29-year-old Zandile Nhlapo has not let cerebral palsy get in the way of achieving her dream of becoming a star South African athlete. Zandile, who has already represented South Africa at the 2012 Paralympics in London, won a gold medal for the javelin event at this year’s National Championships for the Physically Disabled, which took place in Stellenbosch recently. Zandile now has her eyes firmly set on the year 2016 when she hopes to once again represent South Africa at the Paralympic Games in Rio de Janeiro.
Zandile, a data capturer at Netcare Mulbarton Hospital’s billings department, has cerebral palsy, a condition marked by impaired muscle coordination typically caused by damage to the brain before or during birth. Her lower limbs are particularly affected and she finds it a challenge to run, walk long distances or climb up and down stairs.
Commenting on her remarkable achievement, Zandile humbly says that besides causing her difficulties in walking and running, her disability does not make life more difficult for her than any other person. “I have learnt to accept my condition and not let it impact my life in a negative way,” she says.
Zandile began playing sport in high school and quickly developed a love for athletics. In 2001, she began competing in international competitions, participating in javelin, shot put and cycling events. “My goal is to become a top South African athlete with many sponsors,” she says.
“We at Netcare would like to extend our heartfelt congratulations to Zandile on her wonderful achievements and wish her all the best for her future sporting endeavours,” says Peter Warrener, Netcare’s group human resources director. “We believe that people with disabilities have just as much of a contribution to make in all facets of life and have spent significant time and effort in attempting to ensure that Netcare is a place of work where anyone can feel that they are contributing in a meaningful way” he adds.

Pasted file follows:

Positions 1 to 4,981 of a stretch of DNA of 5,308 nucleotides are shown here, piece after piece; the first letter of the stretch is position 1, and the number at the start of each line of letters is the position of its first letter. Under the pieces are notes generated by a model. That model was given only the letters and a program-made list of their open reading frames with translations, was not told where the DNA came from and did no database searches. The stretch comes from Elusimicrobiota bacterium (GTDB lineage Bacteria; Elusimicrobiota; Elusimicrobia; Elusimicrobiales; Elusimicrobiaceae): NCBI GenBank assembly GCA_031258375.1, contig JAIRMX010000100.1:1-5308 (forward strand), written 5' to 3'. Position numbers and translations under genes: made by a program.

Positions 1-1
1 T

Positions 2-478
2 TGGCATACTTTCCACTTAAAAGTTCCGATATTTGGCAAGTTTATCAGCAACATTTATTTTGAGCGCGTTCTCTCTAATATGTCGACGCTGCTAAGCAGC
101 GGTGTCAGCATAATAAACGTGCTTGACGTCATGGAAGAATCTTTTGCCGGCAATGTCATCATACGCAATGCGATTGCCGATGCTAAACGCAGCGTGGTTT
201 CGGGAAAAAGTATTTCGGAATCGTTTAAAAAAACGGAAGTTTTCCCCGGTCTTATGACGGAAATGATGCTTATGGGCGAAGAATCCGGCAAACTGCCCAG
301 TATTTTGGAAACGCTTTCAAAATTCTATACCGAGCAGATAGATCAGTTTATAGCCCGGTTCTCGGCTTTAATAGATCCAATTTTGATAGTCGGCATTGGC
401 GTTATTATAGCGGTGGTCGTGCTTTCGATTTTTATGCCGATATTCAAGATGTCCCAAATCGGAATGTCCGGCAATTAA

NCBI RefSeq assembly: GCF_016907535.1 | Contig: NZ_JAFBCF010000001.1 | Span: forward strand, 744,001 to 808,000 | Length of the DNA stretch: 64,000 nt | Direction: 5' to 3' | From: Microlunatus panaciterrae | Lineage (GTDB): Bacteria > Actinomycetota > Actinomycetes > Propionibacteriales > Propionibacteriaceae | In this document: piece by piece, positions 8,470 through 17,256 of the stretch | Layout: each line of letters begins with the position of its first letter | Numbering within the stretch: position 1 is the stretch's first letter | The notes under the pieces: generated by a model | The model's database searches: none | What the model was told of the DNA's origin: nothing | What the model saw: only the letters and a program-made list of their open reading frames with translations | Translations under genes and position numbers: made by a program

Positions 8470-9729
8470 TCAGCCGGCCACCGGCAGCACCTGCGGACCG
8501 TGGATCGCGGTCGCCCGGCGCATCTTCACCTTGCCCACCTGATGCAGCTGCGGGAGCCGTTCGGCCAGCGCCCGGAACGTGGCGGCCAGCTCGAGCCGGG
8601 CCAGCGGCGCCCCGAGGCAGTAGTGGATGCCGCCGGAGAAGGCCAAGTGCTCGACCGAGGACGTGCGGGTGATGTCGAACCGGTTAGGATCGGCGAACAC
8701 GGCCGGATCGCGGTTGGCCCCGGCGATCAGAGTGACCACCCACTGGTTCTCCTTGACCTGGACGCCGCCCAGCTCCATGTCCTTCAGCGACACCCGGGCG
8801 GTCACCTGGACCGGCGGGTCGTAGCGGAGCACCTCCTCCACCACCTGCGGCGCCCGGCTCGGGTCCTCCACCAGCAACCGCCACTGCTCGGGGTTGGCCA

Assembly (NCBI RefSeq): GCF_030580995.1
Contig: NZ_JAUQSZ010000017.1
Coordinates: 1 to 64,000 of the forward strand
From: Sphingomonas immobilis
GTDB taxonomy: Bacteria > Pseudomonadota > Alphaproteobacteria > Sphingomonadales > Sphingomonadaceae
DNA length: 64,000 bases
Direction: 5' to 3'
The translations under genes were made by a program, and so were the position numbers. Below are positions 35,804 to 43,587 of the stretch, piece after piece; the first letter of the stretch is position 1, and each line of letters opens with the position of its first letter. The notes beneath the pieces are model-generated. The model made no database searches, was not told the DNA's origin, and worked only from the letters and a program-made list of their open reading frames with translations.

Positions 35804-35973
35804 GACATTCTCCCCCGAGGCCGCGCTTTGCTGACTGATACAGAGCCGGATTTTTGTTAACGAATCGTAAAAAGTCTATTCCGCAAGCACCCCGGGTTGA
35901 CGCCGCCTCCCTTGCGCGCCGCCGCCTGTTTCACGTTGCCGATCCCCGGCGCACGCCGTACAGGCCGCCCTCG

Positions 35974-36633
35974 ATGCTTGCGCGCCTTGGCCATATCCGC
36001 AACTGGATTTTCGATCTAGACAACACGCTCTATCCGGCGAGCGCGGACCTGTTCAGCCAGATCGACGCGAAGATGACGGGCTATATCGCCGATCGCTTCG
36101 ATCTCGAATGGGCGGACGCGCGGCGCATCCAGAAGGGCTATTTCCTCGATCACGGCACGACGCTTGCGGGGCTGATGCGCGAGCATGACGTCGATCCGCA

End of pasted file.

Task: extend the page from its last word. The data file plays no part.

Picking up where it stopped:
Netcare’s efforts to ensure that people with disabilities like Zandile get a fair chance to participate in South Africa’s mainstream economy were recognised at this year’s Oliver Empowerment Awards held in April, where the group received the Diversity Award for its commitment to creating an equal and diverse workforce. Netcare was also praised by the Director General of the Department of Labour, in the 2014 Commission Employment Equity Report for its ‘hands-on’ approach in implementing an employment equity plan that includes strategies aimed at training and employing people with disabilities.
Netcare’s strategies include the introduction of phases 1 and 2 of the group’s Sinako Project in 2012 and 2013 respectively. The Sinako Project aims to assist unemployed individuals with disabilities to become more employable. Structured internships and learnerships provide them with training to develop the technical skills that will afford them equal opportunities in the workplace.
“Our commitment to creating an inclusive and diverse workforce is showing positive results. The number of employees with disabilities within the Netcare group has increased to 2.26% in 2013, which exceeds the 2% national target. However we realise that there is still more that can be done in order to reach an equitable society in which the economic contribution of people with disabilities is appropriately used and recognised,” concludes Warrener.
Issued by: Martina Nicholson Associates (MNA) on behalf of Netcare Mulbarton Hospital
Contact: Martina Nicholson, Graeme Swinney, Sarah Beswick or Jillian Penaluna
Telephone: (011) 469 3016
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